Thanksgiving is here! It's a nice holiday, and like Christmas, it has special significance to Christians due to its origin and also because of the importance of thankfulness in our daily lives. It also has significant meaning in the context of stewardship.
The main idea behind stewardship is that everything we have has been given to us by God. Our very lives are a gift from him and we have an obligation to God (and to others) to use all the God has given us – our time, our talents, and our treasure – for our own joy, the good of others, and the glory of God.
It's a very simple concept, really, but it can be difficult in practice. We have a tendency to credit ourselves; to think that it's all about our hard work, our sacrifices, and our wise decisions. We tend to overlook the simple fact that God is the ultimate source of everything.
Since God is the ultimate source, the only natural response toward him is thankfulness and gratitude. In fact, Thanksgiving should really be all about gratitude. The outward giving of thanks is simply an expression of an inner gratitude toward God.
In the context of stewardship, in this excerpt from his excellent book Money, God or Gift, Jamie Munson contrasts gratitude with its opposite with regard to money and possessions – greed:
There are actually many verses in the Bible that encourage us to have a thankful heart toward God (and also to others). "Give thanks", as it turns out, are pretty common words in the Bible (in fact, they occur almost 80 times.) One particular verse comes to mind – one that might seem to be a little out of context as it doesn't mention giving thanks per se' – but the more you think about it, the more relevant its message becomes to the relationship between thanksgiving and stewardship:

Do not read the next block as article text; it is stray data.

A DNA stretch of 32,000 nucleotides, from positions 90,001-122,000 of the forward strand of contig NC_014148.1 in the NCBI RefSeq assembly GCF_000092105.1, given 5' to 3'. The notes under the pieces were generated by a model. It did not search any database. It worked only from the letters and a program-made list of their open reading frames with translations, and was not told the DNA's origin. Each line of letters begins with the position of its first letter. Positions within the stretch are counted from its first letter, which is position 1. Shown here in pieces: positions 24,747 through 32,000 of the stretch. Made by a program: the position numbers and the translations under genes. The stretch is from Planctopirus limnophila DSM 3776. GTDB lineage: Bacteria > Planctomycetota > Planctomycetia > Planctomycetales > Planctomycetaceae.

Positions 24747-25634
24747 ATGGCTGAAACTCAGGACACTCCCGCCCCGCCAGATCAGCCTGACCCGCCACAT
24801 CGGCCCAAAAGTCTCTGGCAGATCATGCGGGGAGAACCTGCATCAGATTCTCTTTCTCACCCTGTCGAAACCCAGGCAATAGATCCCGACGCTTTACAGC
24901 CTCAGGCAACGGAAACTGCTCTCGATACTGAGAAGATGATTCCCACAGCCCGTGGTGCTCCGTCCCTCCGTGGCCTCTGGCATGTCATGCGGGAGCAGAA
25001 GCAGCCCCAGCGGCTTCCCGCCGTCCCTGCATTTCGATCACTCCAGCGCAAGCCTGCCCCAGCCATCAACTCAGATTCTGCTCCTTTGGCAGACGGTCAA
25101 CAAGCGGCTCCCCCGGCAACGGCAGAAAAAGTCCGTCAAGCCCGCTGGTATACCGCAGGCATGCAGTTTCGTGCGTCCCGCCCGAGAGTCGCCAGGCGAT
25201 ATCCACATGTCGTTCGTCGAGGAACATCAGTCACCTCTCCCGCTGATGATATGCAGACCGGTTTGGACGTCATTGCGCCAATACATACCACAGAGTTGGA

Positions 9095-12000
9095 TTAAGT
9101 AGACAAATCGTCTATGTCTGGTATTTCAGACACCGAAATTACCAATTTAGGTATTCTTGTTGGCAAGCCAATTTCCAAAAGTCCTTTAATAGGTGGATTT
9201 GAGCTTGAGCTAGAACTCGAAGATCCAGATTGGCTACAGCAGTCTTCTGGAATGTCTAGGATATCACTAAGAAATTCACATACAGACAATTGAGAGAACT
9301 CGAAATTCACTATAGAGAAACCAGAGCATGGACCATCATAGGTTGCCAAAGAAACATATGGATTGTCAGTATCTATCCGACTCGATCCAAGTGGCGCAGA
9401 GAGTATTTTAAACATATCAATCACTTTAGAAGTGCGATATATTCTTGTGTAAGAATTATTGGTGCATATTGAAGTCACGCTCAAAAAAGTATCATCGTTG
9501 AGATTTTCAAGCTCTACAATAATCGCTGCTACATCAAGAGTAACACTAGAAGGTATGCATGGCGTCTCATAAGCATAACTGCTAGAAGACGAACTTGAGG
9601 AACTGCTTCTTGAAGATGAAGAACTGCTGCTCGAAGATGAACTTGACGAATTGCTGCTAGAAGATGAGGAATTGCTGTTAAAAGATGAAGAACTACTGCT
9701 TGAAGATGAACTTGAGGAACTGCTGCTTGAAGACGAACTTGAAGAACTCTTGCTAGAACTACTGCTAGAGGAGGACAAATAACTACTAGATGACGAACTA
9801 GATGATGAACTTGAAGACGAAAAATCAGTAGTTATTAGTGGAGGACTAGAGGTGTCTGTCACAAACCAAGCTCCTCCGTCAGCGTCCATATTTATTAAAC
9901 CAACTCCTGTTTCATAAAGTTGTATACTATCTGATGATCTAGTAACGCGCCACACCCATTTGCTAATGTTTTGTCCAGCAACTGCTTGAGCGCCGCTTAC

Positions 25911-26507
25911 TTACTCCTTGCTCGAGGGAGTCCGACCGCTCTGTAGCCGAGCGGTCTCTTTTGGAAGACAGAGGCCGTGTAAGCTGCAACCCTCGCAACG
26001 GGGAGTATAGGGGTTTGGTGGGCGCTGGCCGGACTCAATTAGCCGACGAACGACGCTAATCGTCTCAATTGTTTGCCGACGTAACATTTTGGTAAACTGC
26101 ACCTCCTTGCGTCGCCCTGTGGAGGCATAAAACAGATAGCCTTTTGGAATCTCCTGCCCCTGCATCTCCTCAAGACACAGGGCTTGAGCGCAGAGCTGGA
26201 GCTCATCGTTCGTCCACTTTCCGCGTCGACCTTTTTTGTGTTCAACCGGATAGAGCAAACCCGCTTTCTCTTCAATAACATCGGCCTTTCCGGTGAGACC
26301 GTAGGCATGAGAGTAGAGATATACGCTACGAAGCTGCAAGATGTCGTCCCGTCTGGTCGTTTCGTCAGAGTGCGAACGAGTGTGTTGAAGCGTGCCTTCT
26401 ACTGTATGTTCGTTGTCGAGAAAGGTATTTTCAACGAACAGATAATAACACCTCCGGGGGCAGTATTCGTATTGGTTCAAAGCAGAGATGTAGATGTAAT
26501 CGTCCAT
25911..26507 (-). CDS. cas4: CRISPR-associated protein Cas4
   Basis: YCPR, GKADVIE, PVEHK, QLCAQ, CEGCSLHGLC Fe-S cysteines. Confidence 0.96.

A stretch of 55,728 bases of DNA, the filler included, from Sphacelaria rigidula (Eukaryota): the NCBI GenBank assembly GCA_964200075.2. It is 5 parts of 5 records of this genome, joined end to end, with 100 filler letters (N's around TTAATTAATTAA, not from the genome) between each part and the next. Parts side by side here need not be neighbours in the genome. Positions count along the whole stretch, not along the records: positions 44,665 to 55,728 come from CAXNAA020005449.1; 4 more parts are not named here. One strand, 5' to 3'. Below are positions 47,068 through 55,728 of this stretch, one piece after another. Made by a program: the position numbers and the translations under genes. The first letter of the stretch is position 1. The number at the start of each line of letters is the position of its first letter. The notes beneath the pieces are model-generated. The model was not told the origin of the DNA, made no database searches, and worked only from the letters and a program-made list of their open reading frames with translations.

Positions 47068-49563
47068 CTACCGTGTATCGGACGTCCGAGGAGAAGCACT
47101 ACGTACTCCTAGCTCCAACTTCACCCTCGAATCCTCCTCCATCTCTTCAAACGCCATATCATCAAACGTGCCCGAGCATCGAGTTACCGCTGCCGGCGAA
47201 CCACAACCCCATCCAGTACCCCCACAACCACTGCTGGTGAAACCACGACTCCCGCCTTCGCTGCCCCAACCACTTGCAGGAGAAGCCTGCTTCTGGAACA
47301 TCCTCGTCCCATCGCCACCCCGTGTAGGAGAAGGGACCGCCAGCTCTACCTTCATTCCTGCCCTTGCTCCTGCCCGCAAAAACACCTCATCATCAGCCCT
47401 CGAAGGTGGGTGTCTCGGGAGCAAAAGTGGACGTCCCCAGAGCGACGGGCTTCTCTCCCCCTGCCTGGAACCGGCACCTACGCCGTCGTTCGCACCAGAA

For who sees anything different in you? What do you have that you did not receive? If then you received it, why do you boast as though you did not receive it? I Cor. 4:7 (ESV)
This scripture is actually a rather scathing comment by Paul to the Corinthians. There was obviously some pride and conceit among them as related to the gift of salvation, but pardoned sinners can boast of nothing but the grace of God. In the last part of the verse, Paul is charging them with a serious sin – the sin of ingratitude. The Corinthians, who owed everything to the kindness and mercy of God, clearly have nothing in themselves in which they can boast. In the end, Paul reduces the Corinthians to speechless shame.
So how might this scripture be applied to us in the context of thanksgiving and stewardship? Well, if we are to consider what we are to be thankful for on this Thanksgiving Day, perhaps our focus should be on this simple truth: All that we have, we have received. Our very life source is God himself, and everything else that we have – material and spiritual – has also come from him. Even our trials and temptations are ordained by God and are given for our own good, and ultimately, his glory.
While it's true that human effort and ability are involved (we work and earn in order to provide for ourselves), it is God who gives us the skills and ability to work. What do we have that we could have possibly earned or acquired on our own apart from God? The answer is, of course, nothing. This is so simple yet staggering – all that we have, all that we are, and all that we could ever hope to be is given to us by the gracious hand of God. For that, our hearts should be overflowing with gratitude and thanksgiving. So let us give thanks to our God who has given us all things in and through Jesus Christ, his Son.